A small town, restless teens, and a yearning for something greater. This logline has been the heart of so many American coming-of-age stories we don’t even stop to consider it from another cultural perspective. Set it in a place like Kosovo where hopelessness seems to spring eternal, especially for young, rebellious females, and the formula can only change. Actress-turned-director Luàna Bajrami‘s aptly titled debut The Hill where Lionesses Roar is as full of life as it is a keenly observed look at three young women straining against the home that they love, but is nonetheless holding them back.
In this small part of Kosovo where the most exciting place to hang out is the nearby cemetary, best friends Qe (Flaka Latifi), Jeta (Urate Shabani) and Li (Era Balaj) waste a summer doing pretty much nothing. There’s not much to do but smoke and watch the world go by…slowly. The cemetary they often hang at a stark reminder of their desire to not spend the entirety of their lives in this sad place where prospects amount to working at the local hair salon or working the street corners at night. Home life offers no respite, either, more evidence that these girls only have one another to count on.
Bajrami is experienced enough not to overcoach her actresses, letting their playfulness shine through. It manifests in a bond between the central characters that immediately feels lived-in and lasting. The fearless Qe and enigmatic Jeta have designs on getting accepted to university as their way out, while Li puts her heart first in a relationship with a local boy. Their choices are impacted by the reality of life in Kosovo, where women are rarely chosen for higher education, making marriage the primary means of security. This unacceptable reality forces this pack of lionesses to lash out as small-time crooks, striking back against society and attaining the freedom that has been denied them.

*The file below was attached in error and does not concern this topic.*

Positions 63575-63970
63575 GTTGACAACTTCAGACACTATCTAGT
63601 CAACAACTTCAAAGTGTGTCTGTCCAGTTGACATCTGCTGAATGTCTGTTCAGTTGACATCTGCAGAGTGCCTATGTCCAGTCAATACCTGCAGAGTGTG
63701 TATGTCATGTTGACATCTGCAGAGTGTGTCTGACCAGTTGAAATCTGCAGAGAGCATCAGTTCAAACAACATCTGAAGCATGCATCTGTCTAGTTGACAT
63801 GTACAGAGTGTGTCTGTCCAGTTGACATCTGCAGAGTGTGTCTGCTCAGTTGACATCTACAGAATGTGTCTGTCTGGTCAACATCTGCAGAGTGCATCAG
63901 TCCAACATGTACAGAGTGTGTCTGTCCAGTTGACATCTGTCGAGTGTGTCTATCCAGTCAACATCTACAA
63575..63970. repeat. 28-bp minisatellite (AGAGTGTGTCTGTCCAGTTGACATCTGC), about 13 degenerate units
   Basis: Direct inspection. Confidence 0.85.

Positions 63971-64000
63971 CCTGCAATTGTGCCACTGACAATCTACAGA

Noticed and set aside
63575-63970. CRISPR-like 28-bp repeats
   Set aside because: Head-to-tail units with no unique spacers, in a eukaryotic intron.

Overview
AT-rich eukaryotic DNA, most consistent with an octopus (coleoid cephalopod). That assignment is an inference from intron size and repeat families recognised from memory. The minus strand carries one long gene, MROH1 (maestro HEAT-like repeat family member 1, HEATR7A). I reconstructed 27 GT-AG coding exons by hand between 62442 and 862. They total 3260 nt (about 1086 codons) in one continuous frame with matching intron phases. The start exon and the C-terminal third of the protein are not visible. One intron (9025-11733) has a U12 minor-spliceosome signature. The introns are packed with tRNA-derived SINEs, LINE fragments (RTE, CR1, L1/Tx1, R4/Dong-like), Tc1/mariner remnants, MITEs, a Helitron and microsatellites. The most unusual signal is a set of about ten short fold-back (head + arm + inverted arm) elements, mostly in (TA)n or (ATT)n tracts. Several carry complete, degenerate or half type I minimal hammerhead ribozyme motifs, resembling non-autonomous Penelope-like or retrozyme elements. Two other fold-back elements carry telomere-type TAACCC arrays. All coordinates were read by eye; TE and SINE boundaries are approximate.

In a surprising and welcome twist, Bajrami doesn’t let this crime spree define the entire movie. Rather than focusing on the criminal aspects and the illegally-obtained wealth, she stays on-target by exploring the autonomy that comes with it. While these moments of happiness are presented conventionally, think parties, nights out at the lake, etc., they hold greater weight because we know they are fleeting. Having a taste of the good life changes the nature of their relationship, introducing a romantic component that feels natural like so much of the film does.
Moving her observational approach in front of the camera, Bajrami takes a small role as a French girl who befriends Qe, while the other two look sideways at the foreign outsider in their midst. As Bajrami admires them up close and behind the lens, we can’t help but feel much the same way. This isn’t a movie where loyalty is ever questioned, and darker aspects of their lives (Jeta has an abusive uncle) are suggested but never highlighted. If anything, the film could have done more to get into the inner lives of Qe, Jeta, and Li, but what we get from them outwardly is still so powerful that we feel we know these characters fully. The Hill where Lionesses Roar ends on a more ambiguous note than Bajrami’s straight-forward storytelling needs, but it can’t dull the simply beauty of a film that cherishes female friendship in all of its many forms.